It’s impossible to predict market-changing events ahead of time. Even the most plugged-in experts often don’t see them coming. And when they do occur, it’s equally as impossible to know how the market is going to react. The reality is that there have always been and will be problems in the world, and they aren’t going to be going away any time soon. For those reasons, it’s important to separate the emotional responses you feel about current events from the decisions related to your portfolio—to do otherwise can prove quite expensive.
While no one can predict what the markets will do, you can prepare for what actions you will or won’t take during various market scenarios. Having a heavy concentration of your assets into any one sector—cash, stocks, bonds, real estate, gold—is not investing. It’s speculating. Given the market so far, your portfolio values could be looking pretty good these days.
This is the time when you need to make sure you know what you’ll do if something doesn’t go as planned—a sort-of life boat drill. You never want to get yourself into a situation where you’re trying to figure out what to do on the fly when prices are moving quickly and your emotions are running high.
Based on my experience, when I hear talk like Gundlach’s call to “sell everything,” I have to wonder. Over 40-plus years in this business, I’ve never seen that work as a strategy—if, indeed, that’s the right word for it.
Let’s consider some non-emotional facts.
According to the folks at Investopedia, when debt issues like longer-term bonds have a lower yield or rate of interest than short-term debt issues of the same credit quality, we have what’s termed an inverted yield curve. Normally, longer-term issues will pay more due to the length of time your money is committed. This type of yield curve is considered to be a predictor of economic recession.
Right now, the yield curve isn’t inverted and investor sentiment is cautious rather than euphoric. Those conditions would ordinarily be in place just before a bear market begins. Moreover, our fundamental economic background remains pretty good. Consumer spending continues strong, with real retail sales continuing up strongly since 2011. Housing remains also a positive. Corporate profits continue at record levels.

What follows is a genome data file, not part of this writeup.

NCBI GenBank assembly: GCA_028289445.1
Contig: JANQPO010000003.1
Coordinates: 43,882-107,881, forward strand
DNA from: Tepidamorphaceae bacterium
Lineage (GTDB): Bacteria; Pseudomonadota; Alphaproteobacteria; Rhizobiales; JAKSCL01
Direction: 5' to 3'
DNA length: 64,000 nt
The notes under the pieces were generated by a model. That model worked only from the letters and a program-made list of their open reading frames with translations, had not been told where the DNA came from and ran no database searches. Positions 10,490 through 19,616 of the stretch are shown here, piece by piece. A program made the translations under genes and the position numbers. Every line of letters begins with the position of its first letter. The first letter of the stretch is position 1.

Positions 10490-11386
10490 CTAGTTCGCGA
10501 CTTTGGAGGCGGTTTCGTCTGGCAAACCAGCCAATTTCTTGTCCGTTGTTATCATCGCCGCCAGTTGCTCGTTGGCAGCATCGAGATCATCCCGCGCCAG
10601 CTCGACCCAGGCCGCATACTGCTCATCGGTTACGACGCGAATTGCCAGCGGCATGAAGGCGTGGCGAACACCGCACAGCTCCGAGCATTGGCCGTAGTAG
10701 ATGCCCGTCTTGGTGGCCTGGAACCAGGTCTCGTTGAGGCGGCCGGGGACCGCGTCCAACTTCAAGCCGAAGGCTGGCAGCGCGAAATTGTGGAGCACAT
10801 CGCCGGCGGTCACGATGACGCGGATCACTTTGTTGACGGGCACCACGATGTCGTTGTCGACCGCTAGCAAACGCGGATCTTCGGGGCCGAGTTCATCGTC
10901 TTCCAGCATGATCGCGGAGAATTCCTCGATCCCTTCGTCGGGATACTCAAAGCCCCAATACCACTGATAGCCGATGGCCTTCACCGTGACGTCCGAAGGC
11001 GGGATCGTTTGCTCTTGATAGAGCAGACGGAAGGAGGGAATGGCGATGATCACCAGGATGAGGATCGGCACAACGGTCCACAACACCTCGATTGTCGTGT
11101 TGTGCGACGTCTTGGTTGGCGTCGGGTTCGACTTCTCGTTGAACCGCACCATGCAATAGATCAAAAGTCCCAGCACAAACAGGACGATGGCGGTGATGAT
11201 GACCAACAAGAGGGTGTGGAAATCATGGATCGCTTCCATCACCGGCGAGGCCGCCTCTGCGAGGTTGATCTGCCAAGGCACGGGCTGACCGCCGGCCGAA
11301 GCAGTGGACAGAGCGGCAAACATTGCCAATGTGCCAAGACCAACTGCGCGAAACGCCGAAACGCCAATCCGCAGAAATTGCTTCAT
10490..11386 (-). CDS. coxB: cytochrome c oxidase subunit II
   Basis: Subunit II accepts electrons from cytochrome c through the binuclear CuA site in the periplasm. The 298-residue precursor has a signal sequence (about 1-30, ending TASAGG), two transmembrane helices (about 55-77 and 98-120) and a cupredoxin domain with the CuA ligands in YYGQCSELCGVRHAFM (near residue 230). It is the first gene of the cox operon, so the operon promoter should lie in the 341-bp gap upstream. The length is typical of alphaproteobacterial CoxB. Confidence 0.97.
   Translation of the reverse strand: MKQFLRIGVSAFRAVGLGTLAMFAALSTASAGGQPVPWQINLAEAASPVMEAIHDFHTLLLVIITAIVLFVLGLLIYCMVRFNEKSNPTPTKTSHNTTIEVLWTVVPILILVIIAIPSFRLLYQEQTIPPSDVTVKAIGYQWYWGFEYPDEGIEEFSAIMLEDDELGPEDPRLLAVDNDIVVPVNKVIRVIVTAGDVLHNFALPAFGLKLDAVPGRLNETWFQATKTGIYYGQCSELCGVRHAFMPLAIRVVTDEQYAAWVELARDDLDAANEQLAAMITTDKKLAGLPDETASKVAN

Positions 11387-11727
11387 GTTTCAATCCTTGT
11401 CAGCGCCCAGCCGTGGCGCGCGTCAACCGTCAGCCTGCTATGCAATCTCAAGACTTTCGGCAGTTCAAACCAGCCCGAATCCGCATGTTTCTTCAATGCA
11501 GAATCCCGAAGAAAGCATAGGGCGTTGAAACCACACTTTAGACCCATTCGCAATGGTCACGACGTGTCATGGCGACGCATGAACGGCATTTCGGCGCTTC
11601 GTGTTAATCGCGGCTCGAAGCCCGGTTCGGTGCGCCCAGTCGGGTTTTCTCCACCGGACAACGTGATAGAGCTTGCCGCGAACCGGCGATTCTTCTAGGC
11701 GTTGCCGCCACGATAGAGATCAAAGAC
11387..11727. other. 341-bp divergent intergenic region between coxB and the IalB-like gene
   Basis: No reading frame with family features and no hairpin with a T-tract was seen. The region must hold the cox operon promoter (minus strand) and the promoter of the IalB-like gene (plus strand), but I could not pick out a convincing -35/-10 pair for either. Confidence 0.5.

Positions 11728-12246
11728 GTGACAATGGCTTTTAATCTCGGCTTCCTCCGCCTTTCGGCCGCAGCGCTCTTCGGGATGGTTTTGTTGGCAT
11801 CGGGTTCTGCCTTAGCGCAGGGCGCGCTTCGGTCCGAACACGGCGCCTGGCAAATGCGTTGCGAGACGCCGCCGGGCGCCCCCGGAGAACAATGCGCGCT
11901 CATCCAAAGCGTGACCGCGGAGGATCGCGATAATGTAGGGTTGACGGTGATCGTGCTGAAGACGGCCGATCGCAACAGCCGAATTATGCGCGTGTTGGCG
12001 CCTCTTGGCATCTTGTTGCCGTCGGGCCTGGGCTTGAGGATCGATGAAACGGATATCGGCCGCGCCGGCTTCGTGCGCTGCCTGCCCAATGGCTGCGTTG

Byron Wien, of BlackStone, reminded us in a recent note that investors should be encouraged by the index of leading economic indicators. This forward-looking index, with lead times of one to two years, had hit peaks prior to the recessions of 2001 and 2008-09. Today, this index is still edging higher and hasn’t reached a definitive peak.
In my opinion, the significant factor signaling the underlying health of an economy is corporate profits or losses. An economy creating profits such as ours is doing is growing. And, based upon the recently released second-quarter earnings, I believe we’ll see a much more positive and more broadly focused outlook in the months ahead.
Stay calm, carry on, and enjoy the last bits of summer.
As always, please keep in mind that this article represents an assessment of the market environment at a specific point in time and is not intended to be a forecast of future events. This information is for educational purposes only, and shouldn’t be relied upon by the reader as research or investment advice.
The S&P 500 index returns discussed are for illustrative purposes only and don’t represent actual investment performance. Indexes are unmanaged and one cannot invest directly in an index. And again, past performance doesn’t guarantee future results.
Michael Maehl is a financial adviser and Spokane-based senior vice president of Opus 111 Group LLC, a Seattle-based financial services company. He can be reached at 509.747.3323. Securities and Investment Advisory Services offered through KMS Financial Services, Inc.